So I found WK, Duolingo, bunpro, Tae Kim, and all the other wonderful resources that are available with the Internet now. I study every day and have my notebook full of bunpro lessons (finally through the N5 stuff now!) and I work full time and am a father of 3. It’s not impossible. It can feel slow. I’ve found that learning the grammar, especially from Genki and Bunpro (bunpro is great because all the lessons link to other sites where you can learn more detail about the lesson) makes the Japanese come much more easily and the vocabulary begins “fitting” more easily. I can remember adjectives and adverbs, verbs and nouns, and understand some of the odd sayings WK includes because of the grammar lessons I’ve been taking.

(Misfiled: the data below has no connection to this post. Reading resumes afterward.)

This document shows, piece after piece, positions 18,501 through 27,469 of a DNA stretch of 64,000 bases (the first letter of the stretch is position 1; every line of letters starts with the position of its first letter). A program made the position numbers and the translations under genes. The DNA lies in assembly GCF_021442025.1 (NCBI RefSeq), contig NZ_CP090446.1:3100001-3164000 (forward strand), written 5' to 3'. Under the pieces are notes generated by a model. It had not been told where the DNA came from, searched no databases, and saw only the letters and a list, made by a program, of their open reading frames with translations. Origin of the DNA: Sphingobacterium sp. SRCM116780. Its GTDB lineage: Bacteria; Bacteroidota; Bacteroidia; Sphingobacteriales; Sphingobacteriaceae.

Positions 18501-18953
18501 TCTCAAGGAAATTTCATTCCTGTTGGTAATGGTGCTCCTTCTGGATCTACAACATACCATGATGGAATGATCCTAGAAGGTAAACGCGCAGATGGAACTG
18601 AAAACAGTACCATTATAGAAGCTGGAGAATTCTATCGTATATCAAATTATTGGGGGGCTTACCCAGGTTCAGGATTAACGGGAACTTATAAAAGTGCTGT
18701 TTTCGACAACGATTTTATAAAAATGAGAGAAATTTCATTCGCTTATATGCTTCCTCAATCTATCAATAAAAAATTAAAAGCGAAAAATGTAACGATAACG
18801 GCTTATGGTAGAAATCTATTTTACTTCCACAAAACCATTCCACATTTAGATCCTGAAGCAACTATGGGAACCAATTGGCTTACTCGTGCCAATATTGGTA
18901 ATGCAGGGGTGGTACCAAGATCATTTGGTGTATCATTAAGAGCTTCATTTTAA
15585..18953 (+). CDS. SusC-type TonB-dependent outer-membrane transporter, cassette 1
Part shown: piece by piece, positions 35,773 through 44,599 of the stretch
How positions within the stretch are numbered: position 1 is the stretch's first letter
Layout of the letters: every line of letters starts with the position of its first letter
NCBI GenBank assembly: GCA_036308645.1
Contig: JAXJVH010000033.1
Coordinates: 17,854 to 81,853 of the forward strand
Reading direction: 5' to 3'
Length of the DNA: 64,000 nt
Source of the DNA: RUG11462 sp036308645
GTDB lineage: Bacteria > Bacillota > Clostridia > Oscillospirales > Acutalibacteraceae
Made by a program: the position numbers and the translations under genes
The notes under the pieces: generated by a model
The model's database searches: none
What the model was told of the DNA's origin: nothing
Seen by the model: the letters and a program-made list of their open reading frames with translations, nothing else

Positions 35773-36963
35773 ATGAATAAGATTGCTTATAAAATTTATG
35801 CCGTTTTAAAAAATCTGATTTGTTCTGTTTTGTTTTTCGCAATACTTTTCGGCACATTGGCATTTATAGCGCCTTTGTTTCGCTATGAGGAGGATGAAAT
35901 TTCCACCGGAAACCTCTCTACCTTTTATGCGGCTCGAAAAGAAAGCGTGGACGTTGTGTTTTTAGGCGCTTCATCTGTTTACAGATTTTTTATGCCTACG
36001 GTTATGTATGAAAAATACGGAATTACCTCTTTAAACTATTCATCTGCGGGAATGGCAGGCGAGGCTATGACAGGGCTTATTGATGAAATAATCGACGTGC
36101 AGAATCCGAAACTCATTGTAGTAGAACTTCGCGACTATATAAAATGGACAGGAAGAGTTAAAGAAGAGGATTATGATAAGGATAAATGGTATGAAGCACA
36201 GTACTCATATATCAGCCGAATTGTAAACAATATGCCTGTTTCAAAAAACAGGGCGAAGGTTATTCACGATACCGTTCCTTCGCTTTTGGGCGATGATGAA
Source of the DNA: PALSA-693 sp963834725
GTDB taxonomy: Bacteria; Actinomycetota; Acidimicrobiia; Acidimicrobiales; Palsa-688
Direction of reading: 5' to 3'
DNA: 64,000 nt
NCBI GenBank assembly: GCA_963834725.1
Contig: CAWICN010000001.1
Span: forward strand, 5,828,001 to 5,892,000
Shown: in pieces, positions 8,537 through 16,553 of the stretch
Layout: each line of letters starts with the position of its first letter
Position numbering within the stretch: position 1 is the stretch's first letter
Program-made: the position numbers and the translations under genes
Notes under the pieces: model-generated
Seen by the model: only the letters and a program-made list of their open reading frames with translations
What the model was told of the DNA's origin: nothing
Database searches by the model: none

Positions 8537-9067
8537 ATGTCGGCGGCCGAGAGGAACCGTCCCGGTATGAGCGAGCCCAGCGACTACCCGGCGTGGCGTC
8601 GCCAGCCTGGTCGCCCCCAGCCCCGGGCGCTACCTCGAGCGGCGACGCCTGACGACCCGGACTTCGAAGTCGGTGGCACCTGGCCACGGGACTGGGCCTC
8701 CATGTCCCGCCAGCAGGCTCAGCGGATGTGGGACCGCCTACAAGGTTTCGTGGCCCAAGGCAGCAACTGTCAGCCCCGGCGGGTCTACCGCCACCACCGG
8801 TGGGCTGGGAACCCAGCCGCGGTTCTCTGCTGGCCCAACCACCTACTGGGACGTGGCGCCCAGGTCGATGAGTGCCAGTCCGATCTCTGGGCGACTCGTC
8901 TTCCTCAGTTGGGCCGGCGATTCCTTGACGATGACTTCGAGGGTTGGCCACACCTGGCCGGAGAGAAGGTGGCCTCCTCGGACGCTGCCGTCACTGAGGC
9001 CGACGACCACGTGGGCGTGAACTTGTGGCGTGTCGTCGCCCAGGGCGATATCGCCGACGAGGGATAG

I guess my point is this: don’t give up because it’s hard. The whole language is hard. Try readjusting your perspective and approach. I’m willing to bet you probably understand more than you think. Try taking some of the other users’ approaches and noting down what you don’t understand and looking it up. You can definitely do this.


[quote=“ccprince, post:12, topic:31601, full:true”]

Yes, I also wanted to learn Japanese in order to get a real sense of what’s being communicated because there are a lot of words, phrases, etc that can’t be translated into English. I’m a big Japanese movie fan and as I’ve watched them over the years, I also got the feeling that a lot of the English in the subtitles was lacking something. So although listening is not a priority for me right now, I could see it becoming more so in the future.
And as far as Japanese manga and fiction is concerned, there’s so much out there that’s not even translated into English to begin with. So yea I get what you’re saying.